Applying ecology for cave management in China and neighbouring countries


Material Information

Applying ecology for cave management in China and neighbouring countries
Series Title:
Journal of Applied Ecology
Whitten, Tony
Publication Date:


Subjects / Keywords:
Karst ( local )
Cave Ecology ( local )
Cave Management ( local )
Cave Fauna ( local )
Conservation ( local )
Biodiversity ( local )
China ( local )
Offset ( local )
Hubei ( local )
Guangxi ( local )
World Bank ( local )
serial ( sobekcm )


1.Caves are arguably the hottest of the biodiversity hotspots as measured by endemism andthreat, yet they receive very little attention or appropriate management. Some recent investigationsin China have found that up to 90% of the animals collected in caves are new to science, yetenvironmental assessments for development projects in karst areas rarely if ever give attention tothe cave fauna.2.The lack of light, and the cave-specific conditions of humidity, air flow and source of energy haveresulted in extreme adaptations among the animals living within them.3.There is no government agency or non-governmental organization (NGO) on conservationconcerned with caves in China or many other countries, and although there are caving expeditions,they concentrate on exploration rather than the cave fauna.4.Disturbance by limestone quarrying, visitors, tourism infrastructure, and changes in waterflow through, or from above, the cave can have devastating effects on the highly adapted andrange-restricted fauna.5.Some examples of World Bank-financed development projects which have led to cave conservationare given.6.Synthesis and applications. The cave biodiversity of China and neighbouring countries is worthyof conservation and there is a huge number of nationally endemic species, most of which are unknown.Destruction or damage to caves can cause entire communities of cave species to become extinct. Toaddress this problem, the disparate, taxon-limited specialists interested in cave fauna need to reachout to the cave exploration community, the major conservation NGOs, and the state and localconservation agencies. Those charged with the task of conserving biodiversity should give thoughtto how the current national protected area systems and processes manage – and fail – to address theneeds of the cave fauna, and look for the means to effect the necessary changes in management,based on the peculiar ecology of caves.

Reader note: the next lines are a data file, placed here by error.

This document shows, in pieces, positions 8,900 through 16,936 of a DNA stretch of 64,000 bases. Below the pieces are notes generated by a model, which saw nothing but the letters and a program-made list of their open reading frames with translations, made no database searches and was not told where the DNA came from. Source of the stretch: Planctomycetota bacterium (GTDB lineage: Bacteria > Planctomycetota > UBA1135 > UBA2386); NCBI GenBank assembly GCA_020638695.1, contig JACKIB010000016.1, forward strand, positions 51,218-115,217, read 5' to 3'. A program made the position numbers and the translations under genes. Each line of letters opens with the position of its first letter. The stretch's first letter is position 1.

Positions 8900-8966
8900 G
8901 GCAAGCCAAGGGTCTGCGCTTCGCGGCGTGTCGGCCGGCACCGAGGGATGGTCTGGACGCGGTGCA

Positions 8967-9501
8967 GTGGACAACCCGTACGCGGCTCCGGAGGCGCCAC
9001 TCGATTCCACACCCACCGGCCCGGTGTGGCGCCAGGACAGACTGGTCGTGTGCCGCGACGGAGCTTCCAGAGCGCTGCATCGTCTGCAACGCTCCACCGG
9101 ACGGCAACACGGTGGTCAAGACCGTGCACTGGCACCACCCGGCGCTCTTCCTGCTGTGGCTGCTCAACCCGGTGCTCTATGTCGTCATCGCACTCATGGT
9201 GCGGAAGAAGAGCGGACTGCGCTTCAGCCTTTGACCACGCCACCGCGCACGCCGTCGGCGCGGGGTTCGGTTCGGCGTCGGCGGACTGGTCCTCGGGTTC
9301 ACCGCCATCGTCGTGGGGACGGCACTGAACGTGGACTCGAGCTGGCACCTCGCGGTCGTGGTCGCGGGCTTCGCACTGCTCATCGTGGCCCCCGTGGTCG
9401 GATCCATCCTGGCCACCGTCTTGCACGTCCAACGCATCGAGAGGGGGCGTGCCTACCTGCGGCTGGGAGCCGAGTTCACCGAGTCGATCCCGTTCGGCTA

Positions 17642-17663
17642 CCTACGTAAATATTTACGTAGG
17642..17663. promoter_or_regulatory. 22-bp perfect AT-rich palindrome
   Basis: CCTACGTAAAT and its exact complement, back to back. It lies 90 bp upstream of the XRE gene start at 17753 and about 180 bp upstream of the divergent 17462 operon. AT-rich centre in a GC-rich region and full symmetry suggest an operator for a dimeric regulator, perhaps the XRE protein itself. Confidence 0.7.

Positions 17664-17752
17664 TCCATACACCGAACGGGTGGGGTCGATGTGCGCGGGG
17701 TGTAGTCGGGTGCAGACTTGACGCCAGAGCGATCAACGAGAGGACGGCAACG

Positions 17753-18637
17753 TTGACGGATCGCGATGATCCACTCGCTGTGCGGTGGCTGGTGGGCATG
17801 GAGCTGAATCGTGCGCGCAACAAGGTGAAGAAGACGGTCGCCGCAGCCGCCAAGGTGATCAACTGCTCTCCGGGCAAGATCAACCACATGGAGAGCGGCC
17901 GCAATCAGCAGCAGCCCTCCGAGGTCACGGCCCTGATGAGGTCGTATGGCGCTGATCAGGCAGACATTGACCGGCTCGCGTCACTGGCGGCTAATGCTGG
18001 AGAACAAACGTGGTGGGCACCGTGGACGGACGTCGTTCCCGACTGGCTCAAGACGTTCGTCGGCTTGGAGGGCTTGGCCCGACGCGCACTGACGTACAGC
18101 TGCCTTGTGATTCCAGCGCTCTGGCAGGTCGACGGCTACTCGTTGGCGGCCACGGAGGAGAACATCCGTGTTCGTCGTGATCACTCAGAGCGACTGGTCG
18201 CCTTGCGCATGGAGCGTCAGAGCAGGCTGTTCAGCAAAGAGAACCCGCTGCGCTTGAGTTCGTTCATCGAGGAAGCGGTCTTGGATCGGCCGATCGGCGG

Original Version:
Journal of Applied Ecology, Vol. 46 (2009-04-28).

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